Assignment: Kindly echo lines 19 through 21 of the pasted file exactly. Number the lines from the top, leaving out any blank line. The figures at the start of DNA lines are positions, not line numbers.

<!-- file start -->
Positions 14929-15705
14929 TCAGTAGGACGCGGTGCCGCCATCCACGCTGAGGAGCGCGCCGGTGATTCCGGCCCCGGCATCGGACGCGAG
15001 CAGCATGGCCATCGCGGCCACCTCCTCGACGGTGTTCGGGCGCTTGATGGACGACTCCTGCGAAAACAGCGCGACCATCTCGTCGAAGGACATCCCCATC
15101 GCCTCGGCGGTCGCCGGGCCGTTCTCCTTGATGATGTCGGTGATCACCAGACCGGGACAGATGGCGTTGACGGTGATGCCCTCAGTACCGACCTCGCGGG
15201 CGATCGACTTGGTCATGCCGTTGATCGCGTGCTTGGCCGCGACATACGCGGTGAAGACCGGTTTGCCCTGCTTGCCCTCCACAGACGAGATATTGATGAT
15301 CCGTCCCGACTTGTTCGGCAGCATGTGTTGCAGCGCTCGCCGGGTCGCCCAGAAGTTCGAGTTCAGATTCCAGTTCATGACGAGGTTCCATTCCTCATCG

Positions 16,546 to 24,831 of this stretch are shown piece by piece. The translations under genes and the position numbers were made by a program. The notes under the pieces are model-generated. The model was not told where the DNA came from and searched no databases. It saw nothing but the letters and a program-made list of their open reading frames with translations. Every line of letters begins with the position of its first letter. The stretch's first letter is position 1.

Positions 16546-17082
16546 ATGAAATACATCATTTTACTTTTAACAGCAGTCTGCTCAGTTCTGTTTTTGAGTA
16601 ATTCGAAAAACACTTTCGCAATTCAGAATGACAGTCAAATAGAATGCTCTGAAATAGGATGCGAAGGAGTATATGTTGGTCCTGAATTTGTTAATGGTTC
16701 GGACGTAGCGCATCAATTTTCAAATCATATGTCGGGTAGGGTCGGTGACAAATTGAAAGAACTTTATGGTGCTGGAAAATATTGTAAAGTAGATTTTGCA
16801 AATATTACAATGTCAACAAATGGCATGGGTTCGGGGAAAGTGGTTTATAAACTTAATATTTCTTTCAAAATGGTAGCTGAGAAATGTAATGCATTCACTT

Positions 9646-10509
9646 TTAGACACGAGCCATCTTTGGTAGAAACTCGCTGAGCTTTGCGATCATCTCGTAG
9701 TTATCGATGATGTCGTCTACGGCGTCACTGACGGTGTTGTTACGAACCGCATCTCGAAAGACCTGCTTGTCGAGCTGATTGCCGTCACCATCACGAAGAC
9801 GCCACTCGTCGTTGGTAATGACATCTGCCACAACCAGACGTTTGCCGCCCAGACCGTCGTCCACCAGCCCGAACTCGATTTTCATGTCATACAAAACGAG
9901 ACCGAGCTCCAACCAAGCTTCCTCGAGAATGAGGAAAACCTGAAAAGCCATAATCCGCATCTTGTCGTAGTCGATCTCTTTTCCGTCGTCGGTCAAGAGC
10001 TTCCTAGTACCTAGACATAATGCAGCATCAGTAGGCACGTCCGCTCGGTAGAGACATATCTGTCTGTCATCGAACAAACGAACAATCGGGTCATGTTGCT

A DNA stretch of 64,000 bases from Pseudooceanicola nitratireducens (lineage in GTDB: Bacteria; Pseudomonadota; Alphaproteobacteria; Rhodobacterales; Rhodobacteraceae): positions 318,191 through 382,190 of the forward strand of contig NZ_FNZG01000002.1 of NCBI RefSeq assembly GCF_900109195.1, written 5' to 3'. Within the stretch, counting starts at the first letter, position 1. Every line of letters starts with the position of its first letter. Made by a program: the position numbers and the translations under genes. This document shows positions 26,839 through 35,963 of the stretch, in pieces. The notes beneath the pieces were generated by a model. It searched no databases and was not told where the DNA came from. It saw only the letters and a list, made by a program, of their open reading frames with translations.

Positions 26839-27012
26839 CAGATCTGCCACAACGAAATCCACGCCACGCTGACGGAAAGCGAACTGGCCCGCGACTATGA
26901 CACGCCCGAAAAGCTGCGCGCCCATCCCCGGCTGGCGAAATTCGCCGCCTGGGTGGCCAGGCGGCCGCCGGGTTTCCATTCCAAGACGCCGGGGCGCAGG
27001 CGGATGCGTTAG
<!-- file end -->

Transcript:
A DNA stretch of 64,000 bases from Pseudooceanicola nitratireducens (lineage in GTDB: Bacteria; Pseudomonadota; Alphaproteobacteria; Rhodobacterales; Rhodobacteraceae): positions 318,191 through 382,190 of the forward strand of contig NZ_FNZG01000002.1 of NCBI RefSeq assembly GCF_900109195.1, written 5' to 3'. Within the stretch, counting starts at the first letter, position 1. Every line of letters starts with the position of its first letter. Made by a program: the position numbers and the translations under genes. This document shows positions 26,839 through 35,963 of the stretch, in pieces. The notes beneath the pieces were generated by a model. It searched no databases and was not told where the DNA came from. It saw only the letters and a list, made by a program, of their open reading frames with translations.

Positions 26839-27012
26839 CAGATCTGCCACAACGAAATCCACGCCACGCTGACGGAAAGCGAACTGGCCCGCGACTATGA